In response to the Grenfell Tower tragedy in London in 2017, most Australian states introduced reforms to their cladding regulations. This article provides an overview of Queensland’s regulations, and outlines important steps and considerations for buyers and sellers of buildings in Queensland.
The combustible cladding regulations
Put simply, “combustible cladding” is cladding which can significantly contribute to the propagation of flame and facilitate rapid fire spread throughout a building.
Amendments to Queensland’s Building Regulation 2006 regarding combustible cladding took effect on 1 October 2018. The new regulations require all owners of ‘private buildings’ to complete inspections and online checklists to identify whether buildings are affected by combustible cladding. A ‘private building’ is a building that:
- is a two or more storey residential building (excluding houses), health care or aged care building, or a three or more storey office, retail carpark, warehouse or factory building;
- received building development approval (to build the building or alter the building’s cladding) between 1 January 1994 and 1 October 2018; and
- is at least 50% privately owned.
The checklist is in three parts:
- Part 1 (due 29 March 2019), requiring all private building owners to register their buildings and provide general information including, if known, the building’s external building materials. If these materials are unknown, or may be combustible, Part 2 of the checklist must be completed. Owners who know or suspect that their building has combustible cladding can proceed to Part 3.
- Part 2 (due 31 July 2019), requiring owners to engage a building industry professional to assess whether the external building material is potentially combustible. If the materials are combustible, Part 3 must be completed.
- Part 3 (notification of fire engineer’s details due 31 October 2019; assessment due 3 May 2021), requiring owners to engage a fire engineer to assess whether the risk posed by the combustible cladding is mitigated by way of an existing fire engineering assessment or the building’s fire safety measures, or whether building work is required to rectify the issue.
Where combustible cladding is identified, building owners must display notices on the building and send the fire engineer’s assessment to all owners and tenants.
Currently, the reforms do not specifically require owners of buildings affected by combustible cladding to undertake rectification works. However, the amendments include disclosure requirements when selling Queensland buildings, which are important for both buyers and sellers to keep in mind.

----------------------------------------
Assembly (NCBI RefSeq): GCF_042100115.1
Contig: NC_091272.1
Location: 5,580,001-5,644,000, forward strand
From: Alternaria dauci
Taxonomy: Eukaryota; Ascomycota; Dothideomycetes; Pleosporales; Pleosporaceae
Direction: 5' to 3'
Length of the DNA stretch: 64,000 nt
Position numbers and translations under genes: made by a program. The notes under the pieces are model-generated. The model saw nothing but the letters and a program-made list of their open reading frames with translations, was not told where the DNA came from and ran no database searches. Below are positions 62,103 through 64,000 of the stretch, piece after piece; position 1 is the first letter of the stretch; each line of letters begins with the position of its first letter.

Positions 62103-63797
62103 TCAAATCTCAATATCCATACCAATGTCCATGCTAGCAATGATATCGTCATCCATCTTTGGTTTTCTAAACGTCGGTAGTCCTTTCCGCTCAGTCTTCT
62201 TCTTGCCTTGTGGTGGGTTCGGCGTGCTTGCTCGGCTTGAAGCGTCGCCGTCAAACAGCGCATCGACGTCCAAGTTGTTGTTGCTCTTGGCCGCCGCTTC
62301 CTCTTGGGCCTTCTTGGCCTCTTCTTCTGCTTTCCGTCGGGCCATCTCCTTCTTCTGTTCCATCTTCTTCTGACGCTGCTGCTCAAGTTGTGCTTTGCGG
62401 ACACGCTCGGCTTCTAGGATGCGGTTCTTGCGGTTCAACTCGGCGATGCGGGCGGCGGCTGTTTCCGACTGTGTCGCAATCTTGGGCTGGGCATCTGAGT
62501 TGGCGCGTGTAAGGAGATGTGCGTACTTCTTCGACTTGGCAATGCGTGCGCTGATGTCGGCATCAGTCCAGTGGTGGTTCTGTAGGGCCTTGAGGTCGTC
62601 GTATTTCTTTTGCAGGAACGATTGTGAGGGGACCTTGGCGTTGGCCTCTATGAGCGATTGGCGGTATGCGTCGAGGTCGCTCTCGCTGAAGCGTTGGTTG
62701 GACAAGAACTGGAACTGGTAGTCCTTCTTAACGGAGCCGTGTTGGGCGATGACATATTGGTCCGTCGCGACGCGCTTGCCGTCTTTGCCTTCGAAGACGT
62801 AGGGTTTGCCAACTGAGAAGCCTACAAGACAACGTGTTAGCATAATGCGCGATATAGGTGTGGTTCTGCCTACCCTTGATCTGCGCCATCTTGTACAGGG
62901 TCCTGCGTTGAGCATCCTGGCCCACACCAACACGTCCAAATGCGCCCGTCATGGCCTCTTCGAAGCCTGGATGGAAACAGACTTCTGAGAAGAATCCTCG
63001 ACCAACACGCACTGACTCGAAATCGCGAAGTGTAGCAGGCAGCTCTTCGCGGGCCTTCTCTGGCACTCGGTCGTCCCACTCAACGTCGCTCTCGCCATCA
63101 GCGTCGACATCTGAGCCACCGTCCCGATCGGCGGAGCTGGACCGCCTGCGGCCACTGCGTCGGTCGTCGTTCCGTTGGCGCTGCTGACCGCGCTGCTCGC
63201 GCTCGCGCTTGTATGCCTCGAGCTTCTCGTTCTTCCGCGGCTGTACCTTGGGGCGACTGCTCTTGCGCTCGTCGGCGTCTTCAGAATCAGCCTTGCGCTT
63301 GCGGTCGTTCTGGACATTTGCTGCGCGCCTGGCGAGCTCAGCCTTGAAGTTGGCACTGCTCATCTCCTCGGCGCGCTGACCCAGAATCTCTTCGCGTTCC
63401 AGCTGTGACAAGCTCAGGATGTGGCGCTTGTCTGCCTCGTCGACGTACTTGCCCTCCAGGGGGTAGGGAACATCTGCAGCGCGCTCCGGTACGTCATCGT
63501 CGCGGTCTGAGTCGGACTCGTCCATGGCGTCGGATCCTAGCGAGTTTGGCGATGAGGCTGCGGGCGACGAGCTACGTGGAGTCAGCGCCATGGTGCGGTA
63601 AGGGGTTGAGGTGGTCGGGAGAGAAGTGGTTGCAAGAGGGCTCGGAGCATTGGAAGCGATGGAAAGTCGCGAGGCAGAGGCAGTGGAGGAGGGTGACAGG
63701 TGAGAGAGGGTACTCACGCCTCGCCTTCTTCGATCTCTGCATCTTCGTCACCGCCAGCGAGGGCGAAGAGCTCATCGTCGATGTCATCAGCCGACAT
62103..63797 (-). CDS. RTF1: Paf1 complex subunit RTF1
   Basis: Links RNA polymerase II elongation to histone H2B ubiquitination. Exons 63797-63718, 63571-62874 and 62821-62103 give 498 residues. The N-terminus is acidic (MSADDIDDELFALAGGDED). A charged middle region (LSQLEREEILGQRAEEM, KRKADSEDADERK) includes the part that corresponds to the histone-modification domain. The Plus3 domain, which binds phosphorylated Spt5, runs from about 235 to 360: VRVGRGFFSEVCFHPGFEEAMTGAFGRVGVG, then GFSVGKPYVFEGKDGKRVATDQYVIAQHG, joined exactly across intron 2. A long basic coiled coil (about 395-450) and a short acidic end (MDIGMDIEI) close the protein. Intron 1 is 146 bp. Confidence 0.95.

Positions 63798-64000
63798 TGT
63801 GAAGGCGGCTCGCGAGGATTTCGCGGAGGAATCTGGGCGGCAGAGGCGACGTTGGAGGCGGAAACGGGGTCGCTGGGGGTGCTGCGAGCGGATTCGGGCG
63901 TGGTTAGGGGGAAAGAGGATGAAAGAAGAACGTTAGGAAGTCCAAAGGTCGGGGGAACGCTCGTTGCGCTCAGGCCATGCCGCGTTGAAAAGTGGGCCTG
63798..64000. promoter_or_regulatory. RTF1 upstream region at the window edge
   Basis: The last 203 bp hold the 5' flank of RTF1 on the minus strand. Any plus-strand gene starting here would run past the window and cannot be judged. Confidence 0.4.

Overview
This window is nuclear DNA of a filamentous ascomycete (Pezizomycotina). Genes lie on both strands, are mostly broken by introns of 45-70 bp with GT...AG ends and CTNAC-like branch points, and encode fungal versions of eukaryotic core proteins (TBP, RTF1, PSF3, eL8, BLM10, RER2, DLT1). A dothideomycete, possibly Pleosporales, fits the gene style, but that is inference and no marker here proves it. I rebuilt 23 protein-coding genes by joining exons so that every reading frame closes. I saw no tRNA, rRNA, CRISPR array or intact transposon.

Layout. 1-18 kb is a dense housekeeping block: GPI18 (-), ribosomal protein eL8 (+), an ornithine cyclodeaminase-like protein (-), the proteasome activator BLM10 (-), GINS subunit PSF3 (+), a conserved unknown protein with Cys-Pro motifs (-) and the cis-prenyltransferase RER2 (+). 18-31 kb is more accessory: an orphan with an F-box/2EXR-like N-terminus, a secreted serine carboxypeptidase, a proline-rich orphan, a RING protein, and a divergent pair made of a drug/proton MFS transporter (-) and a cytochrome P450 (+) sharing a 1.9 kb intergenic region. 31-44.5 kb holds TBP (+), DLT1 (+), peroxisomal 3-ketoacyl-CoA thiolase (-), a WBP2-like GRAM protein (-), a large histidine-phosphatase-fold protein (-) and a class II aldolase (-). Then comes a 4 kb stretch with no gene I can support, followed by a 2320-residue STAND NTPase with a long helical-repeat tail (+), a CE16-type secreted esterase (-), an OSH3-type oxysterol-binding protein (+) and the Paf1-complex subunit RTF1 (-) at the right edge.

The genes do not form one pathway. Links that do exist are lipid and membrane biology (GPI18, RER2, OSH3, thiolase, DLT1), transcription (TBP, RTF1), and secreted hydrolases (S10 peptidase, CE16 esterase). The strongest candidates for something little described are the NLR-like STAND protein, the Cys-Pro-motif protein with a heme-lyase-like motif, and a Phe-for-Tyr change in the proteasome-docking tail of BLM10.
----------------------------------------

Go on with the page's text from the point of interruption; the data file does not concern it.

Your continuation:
Requirements for buyers and sellers
The combustible cladding reporting obligations shift with a change of ownership of a building. To ensure that buyers are fully informed of the status of the building in relation to the provisions, and to ensure that compliance with the regulations continues after the change of ownership, the regulations impose certain disclosure requirements on both parties.
Before ownership of the building changes, the seller must complete QBCC Form 37 and provide the buyer with a copy (the Queensland Building and Construction Commission must also be provided with a copy of the form, signed by both parties, after settlement). The form informs buyers of the extent to which the seller has (or has not) completed the combustible cladding checklist. The seller must also provide the buyer with copies of all documents given and received under the combustible cladding provisions, and all documents that the owner of the building is required by the provisions to keep.
Following the change of ownership, buyers assume responsibility for compliance with the combustible cladding regulations. This includes:
- completing parts of the checklist that the seller has not completed;
- keeping all documents that the seller was required to keep, until the time period for keeping those documents expires; and
- displaying notices that the seller was required to display, until the time period for displaying the notices expires.
Failure to comply with the combustible cladding requirements in the Building Regulations may amount to an offence, attracting a penalty of up to $21,540.75 (for failing to complete the Part 3 checklist). Buyers should be aware that there is no recourse available under the regulations if a seller does not comply with its obligations within statutory time frames, including regarding disclosure and the giving of documents to the buyer.
For this reason, and considering the cost involved in the rectification of combustible cladding, it is important that, when buying Queensland buildings, buyers take steps during their due diligence process to determine:
- whether the seller has complied with its legal obligations by the required time frames;
- whether the seller has information regarding whether the building is affected by combustible cladding and, if so, the potential cost of rectification;
- whether the seller has provided (or will provide at settlement) all necessary documents that the buyer will be required to keep under the regulations; and
- whether an affected private building notice is required to be displayed and, if so, is displayed.
It is also important for both parties to make provision for any issues in their sale contract, and to include appropriate warranties or representations reflecting the legislative requirements. Owners and purchasers of Queensland buildings who are concerned about compliance with the regulations, their potential liability or ensuring they are protected while buying or selling a building should contact the authors of this article.